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Overwhelming Numbers of Girls Are Not in School in Guatemala: Why Girl Rising is Communication

In 2022, 23,000 girls were out of school just in the Sololá department in Guatemala, according to the Ministry of Education of Guatemala (MINEDUC). For these girls, not only are their futures at stake, but also their health, safety and mental wellbeing. As evidence around the world has shown, when girls are in school, there is less risk of them suffering violence in the forms of forced marriage and unplanned pregnancies. Most importantly, MINEDUC data shows that when a girl reaches 7th grade, she is more likely to finish high school, compared to her male peers. However, finishing 6th grade is already a challenge for girls in the country as only 1 out of every 3 girls that graduate from 6th grade enter 7th grade.

Access to quality education is a human right, but in Guatemala it is limited. For girls, quality education is even further out of reach especially Indigenous girls living in rural areas and those living in poverty. The pandemic has disrupted an already weak education system and made the economic crisis more acute. Many parents have taken their children out of school to offset financial burdens, and the first ones to go are girls.

Consulting with educators, parents and adolescents and our local partner organizations, Girl Rising identified an opportunity to communicate with fathers to address the complicated education challenges in Guatemala, focusing in a small region, Sololá, that is very diverse and where we collaborate with four partners to learn from this whole process. Fathers play a critical role in deciding whether their daughters are in school. Many fathers have limited finances, and some think that school is not important for girls.

We built a campaign with messaging created through our collaborations with adolescents, parents, educators and other partners, targeting the fathers of girl students and program participants. The campaign is currently airing on local television, radio and featured on social media. The campaign aims to appeal to local fathers and speak about the importance of educating girls, combat gender stereotypes, and prioritize their daughters’ education when making financial decisions for the household. The campaign also features testimonials from fathers who are currently supporting their daughters’ education despite difficulties. The campaign includes portraits of fathers and their daughters in informative posters which are being shared in public spaces in the four communities of Sololá where we work. Later in February of 2023, we’ll hold in-person workshops for fathers, so they can share their thoughts and experiences around girls’ education so we can learn from this campaign and see what else we can contribute with.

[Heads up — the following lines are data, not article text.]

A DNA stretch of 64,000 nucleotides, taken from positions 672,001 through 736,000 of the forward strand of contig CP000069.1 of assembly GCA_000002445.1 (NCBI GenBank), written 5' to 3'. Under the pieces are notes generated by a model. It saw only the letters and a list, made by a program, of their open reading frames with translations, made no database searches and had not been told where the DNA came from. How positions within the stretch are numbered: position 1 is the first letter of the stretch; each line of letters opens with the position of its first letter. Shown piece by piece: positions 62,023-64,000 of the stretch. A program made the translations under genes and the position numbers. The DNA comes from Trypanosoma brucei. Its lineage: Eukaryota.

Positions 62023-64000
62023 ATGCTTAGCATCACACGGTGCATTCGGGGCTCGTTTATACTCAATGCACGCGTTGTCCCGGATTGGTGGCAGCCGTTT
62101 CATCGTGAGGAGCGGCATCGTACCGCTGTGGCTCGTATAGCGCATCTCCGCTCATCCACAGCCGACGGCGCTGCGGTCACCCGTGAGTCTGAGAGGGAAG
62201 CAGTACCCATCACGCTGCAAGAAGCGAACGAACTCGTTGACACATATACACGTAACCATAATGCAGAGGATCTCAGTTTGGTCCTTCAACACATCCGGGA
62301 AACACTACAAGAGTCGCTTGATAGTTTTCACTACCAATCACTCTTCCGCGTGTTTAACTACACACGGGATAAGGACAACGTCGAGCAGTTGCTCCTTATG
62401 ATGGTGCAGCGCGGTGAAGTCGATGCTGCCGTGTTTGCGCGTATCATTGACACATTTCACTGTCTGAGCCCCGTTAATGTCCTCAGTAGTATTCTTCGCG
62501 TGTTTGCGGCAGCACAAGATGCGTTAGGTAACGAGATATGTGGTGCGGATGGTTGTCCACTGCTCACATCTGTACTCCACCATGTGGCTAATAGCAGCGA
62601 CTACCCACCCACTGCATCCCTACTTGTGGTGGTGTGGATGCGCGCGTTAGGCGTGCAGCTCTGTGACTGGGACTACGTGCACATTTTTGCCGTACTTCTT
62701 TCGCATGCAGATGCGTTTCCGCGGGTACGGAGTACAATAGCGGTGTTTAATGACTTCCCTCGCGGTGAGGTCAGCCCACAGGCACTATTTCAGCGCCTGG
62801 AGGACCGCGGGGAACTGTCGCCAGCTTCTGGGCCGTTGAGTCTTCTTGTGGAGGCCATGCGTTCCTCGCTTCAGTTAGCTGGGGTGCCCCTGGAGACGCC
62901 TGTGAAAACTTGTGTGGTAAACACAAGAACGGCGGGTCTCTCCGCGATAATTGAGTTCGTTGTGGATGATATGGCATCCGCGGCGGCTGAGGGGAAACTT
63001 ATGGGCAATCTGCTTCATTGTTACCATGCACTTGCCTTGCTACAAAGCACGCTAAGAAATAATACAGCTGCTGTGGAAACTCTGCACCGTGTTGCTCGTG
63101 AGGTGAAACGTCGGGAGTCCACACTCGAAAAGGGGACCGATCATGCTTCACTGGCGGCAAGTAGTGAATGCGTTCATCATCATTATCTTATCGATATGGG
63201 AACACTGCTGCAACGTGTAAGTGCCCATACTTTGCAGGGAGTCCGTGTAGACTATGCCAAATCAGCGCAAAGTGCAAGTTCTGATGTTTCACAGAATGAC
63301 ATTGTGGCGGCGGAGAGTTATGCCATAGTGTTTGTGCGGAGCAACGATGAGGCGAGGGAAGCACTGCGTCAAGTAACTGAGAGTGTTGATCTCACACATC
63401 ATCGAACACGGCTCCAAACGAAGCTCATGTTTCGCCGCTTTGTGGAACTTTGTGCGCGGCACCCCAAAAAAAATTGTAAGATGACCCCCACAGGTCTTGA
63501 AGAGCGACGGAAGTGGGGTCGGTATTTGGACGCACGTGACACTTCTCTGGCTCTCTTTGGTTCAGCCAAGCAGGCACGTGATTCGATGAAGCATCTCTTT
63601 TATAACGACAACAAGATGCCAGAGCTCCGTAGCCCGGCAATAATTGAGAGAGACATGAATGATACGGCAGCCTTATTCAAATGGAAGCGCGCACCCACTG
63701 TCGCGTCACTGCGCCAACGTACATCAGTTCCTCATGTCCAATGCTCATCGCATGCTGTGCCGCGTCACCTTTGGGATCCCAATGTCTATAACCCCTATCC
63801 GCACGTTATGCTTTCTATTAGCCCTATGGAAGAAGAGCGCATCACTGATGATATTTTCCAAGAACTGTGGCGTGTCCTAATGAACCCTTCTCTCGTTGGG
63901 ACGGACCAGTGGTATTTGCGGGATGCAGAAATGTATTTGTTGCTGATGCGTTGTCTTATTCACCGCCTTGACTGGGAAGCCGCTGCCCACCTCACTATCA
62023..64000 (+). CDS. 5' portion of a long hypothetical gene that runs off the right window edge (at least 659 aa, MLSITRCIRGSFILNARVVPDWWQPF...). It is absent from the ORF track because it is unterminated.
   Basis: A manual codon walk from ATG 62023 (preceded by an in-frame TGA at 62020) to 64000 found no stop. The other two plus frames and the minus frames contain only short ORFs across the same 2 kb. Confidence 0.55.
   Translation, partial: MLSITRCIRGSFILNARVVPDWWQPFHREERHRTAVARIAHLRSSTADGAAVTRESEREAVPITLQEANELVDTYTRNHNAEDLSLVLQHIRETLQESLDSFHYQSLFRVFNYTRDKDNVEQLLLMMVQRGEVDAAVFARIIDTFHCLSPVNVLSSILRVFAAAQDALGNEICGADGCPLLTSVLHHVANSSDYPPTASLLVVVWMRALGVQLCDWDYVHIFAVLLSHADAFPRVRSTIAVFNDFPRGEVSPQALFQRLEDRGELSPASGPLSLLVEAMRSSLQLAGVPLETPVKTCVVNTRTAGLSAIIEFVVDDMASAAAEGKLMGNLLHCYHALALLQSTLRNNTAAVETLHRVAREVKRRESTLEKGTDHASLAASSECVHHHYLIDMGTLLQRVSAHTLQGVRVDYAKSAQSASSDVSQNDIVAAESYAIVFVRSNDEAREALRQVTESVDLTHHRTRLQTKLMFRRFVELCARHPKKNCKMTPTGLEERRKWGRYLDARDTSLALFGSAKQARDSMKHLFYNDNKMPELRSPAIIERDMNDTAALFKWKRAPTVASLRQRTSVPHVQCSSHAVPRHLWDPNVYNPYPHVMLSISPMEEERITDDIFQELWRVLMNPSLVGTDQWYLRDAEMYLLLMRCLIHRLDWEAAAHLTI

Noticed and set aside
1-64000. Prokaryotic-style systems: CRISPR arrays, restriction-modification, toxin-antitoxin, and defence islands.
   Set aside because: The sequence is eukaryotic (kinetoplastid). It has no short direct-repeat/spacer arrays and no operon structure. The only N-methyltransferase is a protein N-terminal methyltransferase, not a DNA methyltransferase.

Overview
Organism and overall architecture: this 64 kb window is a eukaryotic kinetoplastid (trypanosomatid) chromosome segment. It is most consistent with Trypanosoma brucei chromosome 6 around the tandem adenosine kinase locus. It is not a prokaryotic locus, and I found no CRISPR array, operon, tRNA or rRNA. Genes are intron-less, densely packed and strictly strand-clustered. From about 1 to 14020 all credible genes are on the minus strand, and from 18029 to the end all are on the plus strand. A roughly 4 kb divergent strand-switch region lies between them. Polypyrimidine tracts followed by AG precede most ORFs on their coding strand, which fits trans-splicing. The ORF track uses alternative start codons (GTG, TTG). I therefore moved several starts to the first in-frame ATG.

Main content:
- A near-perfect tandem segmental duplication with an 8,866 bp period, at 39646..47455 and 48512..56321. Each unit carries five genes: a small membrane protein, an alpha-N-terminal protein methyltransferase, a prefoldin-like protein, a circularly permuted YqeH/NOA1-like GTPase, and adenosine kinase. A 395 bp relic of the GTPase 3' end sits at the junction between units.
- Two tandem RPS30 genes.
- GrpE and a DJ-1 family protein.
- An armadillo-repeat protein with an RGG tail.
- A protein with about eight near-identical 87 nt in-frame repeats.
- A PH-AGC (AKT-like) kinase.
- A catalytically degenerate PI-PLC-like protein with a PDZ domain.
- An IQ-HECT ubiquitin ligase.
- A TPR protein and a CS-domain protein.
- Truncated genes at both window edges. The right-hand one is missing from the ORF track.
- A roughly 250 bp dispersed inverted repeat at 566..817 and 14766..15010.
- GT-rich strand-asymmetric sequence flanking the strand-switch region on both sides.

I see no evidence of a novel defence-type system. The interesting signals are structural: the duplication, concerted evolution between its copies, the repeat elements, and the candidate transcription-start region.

Girl Rising has been working in Guatemala since June of 2018, alongside incredible partners organizations that continue to recognize education as a powerful tool to build better societies and wellbeing for all. We hope that this campaign will help change perspectives in the local communities on the importance of girls’ education and help fathers recognize the important role they play in all this. We believe that an important part of being a father means educating your children, especially daughters who face overwhelming gender-based barriers in the world. This is an open invitation for men to join us in advocating for girls’ right to education. I want to thank The Summit Foundation for supporting this campaign, and most importantly, the girls, adolescents, mothers, fathers, educators and women who have shared their time, ideas, words and dreams around girls' and women's education with us, and who continue to support girls in school.


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